BE good it they made the movie!

:shock:
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Niander101
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Re: Two Men in a Boat "Bass Straight Crossing"

Post by Niander101 »

BTW I did buy the book..worth a fiver 8)
Horsley-Anarak
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Re: Two Men in a Boat "Bass Straight Crossing"

Post by Horsley-Anarak »

Niander101 wrote:BTW I did buy the book..worth a fiver 8)
Enjoy, the guy must have had a screw loose to try the trips he did.

But it does prove that a small boat with adequate boyancy, can be swamped and still carry on.

If you plan to build a boat Adrian, make sure there is plenty of built in boyancy, then wear a dry suit and you will have no problems.

H-A

P.S. EPIRB in your pocket might be a good idea.
Adrian Dale
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Re: Two Men in a Boat "Bass Straight Crossing"

Post by Adrian Dale »

It will be a great armchair read!!

Our effort will be escorted so not very dangerous really in comparison with those hardy soles!!!. We will have full Australian required Nav lights, radar reflector and safety gear that includes epirb, we, will also have personal epirbs attached to our life jackets.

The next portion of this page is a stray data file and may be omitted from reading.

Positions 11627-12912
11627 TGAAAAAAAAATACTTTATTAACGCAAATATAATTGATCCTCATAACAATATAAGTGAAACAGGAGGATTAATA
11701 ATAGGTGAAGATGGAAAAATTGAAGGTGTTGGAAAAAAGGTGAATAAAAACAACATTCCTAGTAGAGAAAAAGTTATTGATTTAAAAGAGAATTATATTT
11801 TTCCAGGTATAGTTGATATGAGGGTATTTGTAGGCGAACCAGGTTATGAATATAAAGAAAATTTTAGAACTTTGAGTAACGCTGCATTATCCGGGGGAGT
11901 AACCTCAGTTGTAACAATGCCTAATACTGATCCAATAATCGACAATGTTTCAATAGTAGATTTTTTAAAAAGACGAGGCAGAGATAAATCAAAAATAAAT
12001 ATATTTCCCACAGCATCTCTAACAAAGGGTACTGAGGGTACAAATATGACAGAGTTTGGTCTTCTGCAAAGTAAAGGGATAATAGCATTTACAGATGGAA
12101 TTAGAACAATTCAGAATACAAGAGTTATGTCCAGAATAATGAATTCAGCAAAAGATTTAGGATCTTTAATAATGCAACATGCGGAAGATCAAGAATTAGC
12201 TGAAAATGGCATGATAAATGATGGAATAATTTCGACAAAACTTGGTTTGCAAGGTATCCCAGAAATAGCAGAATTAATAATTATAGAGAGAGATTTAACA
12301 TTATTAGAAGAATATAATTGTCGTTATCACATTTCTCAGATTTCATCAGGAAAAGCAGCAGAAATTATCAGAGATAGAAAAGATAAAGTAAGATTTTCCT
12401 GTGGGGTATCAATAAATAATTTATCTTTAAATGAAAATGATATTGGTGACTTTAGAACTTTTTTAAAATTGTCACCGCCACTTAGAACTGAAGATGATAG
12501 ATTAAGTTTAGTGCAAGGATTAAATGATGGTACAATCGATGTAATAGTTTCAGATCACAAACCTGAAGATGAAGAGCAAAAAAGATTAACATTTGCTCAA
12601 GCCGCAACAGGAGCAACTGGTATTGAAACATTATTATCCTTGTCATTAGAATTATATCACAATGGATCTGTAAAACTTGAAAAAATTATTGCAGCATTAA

Australian rules re buoyancy require the boat (There are length restriction) to remain buoyancy with rated load on board. But for older boats I am not sure, of course a wooden dingy will have natural buoyancy. Guess I need to re-read the up to date rules on this.

Re the dry suit or emersion suit; we probably won't go that far good layering for warmth and ocean wet weather gear will be sufficient.

Island hopping, that will be for a different trip in the future, it is rather appealing though as many of the islands I have not visited.

AJ
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Rob Ripley
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Re: Two Men in a Boat "Bass Straight Crossing"

Post by Rob Ripley »

Interesting you say that a wooden boat a natural buoyancy, can I suggest you test that statement.
Adrian Dale
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Re: Two Men in a Boat "Bass Straight Crossing"

Post by Adrian Dale »

I have Rob, many times over the years with dinghies, to take up the seams after a layup we would flood them and leave on a mooring for a few days for the planks to swell.
Of course these were simple wooden dinghies with no engines or metal parts. If left for too long the wood will saturate and of course they will eventually sink. It also depends on the wood, Ebony, Oak and African Mahogany and the like have an sg of 1 or greater but generally the Tasmania timbers used in boat building such as Huon pine and King Billy are quite buoyant.
This buoyance is taken into consideration when calculating the additional buoyancy that is required by AMSA as the minimum floatation that must be added to a boat. AJ